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Scientists observe strange lights in the heart of the Milky Way

Astronomers spot periodic lights coming from near the black hole at the center of our galaxy.

Hot spots around the black hole at the center of the Milky Way may produce periodic lights.

Credit: Keio University
  • Astronomers in Japan observe periodic lights coming from the region near the black hole at the center of our galaxy.
  • The twinkling may be produced by hot spots in the accretion disk around the black hole.
  • The mysterious region studied features extreme gravity.

Astronomers peered into the heart of our galaxy to reveal surprising lights. Utilizing the ALMA telescope in Chile, a team of Japanese scientists found periodic flickering coming from near the center of the Milky Way, which contains the supermassive black hole Sagittarius A* (Sgr A*). The twinkling is likely due to the rotating radio spots around the black hole, a mysterious region of extreme gravity.

The research team from ALMA, which stands for "Atacama Large Millimeter/submillimeter Array," was led Yuhei Iwata, a graduate student at Keio University, Japan. He explained that the gigantic Sgr A*, with the mass of 4 million suns, has been known to flare up in millimeter wavelengths, infrared light, and X-rays, but this time, the scientists got radio-wave intensity data for a period of 10 days (including 70 minutes per day), and found two specific trends – namely "quasi-periodic variations with a typical time scale of 30 minutes and hour-long slow variations."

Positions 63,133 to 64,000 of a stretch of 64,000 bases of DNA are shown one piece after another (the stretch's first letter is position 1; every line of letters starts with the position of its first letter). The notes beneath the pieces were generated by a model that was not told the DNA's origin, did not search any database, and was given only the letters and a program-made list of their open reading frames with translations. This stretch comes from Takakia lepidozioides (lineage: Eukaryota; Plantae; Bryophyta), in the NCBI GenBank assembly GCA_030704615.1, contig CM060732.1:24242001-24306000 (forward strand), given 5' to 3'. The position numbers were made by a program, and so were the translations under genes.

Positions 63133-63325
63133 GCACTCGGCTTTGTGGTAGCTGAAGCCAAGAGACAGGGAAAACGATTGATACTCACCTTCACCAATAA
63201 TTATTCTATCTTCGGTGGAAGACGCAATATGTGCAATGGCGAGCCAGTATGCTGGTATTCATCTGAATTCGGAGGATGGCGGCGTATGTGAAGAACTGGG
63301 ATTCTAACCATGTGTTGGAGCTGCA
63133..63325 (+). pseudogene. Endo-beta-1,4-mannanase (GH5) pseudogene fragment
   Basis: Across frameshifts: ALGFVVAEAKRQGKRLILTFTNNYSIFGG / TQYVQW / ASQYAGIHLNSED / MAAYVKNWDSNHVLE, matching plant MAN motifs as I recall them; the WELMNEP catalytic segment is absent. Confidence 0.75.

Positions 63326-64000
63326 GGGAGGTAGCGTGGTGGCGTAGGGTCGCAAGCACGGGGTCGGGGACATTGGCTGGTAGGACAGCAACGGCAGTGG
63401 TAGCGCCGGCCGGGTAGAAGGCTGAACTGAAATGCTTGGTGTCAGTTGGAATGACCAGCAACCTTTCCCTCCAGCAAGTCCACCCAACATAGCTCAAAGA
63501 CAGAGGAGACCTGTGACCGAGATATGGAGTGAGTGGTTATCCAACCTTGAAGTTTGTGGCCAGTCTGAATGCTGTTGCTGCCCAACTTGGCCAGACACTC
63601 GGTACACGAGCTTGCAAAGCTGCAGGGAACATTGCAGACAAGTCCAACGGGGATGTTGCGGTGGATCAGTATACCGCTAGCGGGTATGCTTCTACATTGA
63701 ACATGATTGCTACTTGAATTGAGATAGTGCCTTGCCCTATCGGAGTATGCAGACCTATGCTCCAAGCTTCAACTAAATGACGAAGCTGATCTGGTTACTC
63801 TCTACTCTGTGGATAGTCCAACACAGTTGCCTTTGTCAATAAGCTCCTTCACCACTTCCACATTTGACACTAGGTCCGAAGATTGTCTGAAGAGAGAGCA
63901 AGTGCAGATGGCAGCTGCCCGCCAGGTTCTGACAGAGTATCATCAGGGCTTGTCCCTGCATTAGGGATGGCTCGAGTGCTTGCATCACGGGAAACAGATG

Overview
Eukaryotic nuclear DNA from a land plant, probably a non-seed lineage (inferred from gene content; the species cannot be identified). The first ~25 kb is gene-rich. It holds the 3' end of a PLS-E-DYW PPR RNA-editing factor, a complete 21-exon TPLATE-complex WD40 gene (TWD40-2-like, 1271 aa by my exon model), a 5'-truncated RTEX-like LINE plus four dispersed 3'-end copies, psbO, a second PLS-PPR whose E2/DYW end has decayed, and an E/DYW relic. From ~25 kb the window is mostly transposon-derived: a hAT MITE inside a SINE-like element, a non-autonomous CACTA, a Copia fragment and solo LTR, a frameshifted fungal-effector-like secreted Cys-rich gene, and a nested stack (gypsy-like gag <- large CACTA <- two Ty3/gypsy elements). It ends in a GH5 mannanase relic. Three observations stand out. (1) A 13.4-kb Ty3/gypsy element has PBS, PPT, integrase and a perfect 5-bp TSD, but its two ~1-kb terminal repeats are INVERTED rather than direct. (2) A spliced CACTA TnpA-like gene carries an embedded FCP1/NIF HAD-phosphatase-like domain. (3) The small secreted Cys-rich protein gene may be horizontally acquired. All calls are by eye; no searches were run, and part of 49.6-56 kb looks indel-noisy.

Does the black hole itself produce these lights? As far as we know, the black hole doesn't actually make emissions of any sort. The culprits behind the lights are likely hot spots formed in the superhot gas disk surrounding the black hole. It rotates around it, creating an accretion disk.

The astronomers found that the 30-minute variation period of the flickering corresponded to the orbital period of the inner edge of the accretion disk. This discovery provides "compelling insight for the gas motion" around the black hole, stated professor Tomoharu Oka of Keio University, who was also involved in the study.

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The research group's other members included Masato Tsuboi of the Japan Space Exploration Agency/The University of Tokyo, Makoto Miyoshi from the National Astronomical Observatory of Japan/SOKENDAI, and Shunya Takekawa of the National Astronomical Observatory of Japan.

Check out their new paper in the Astrophysical Journal Letters.

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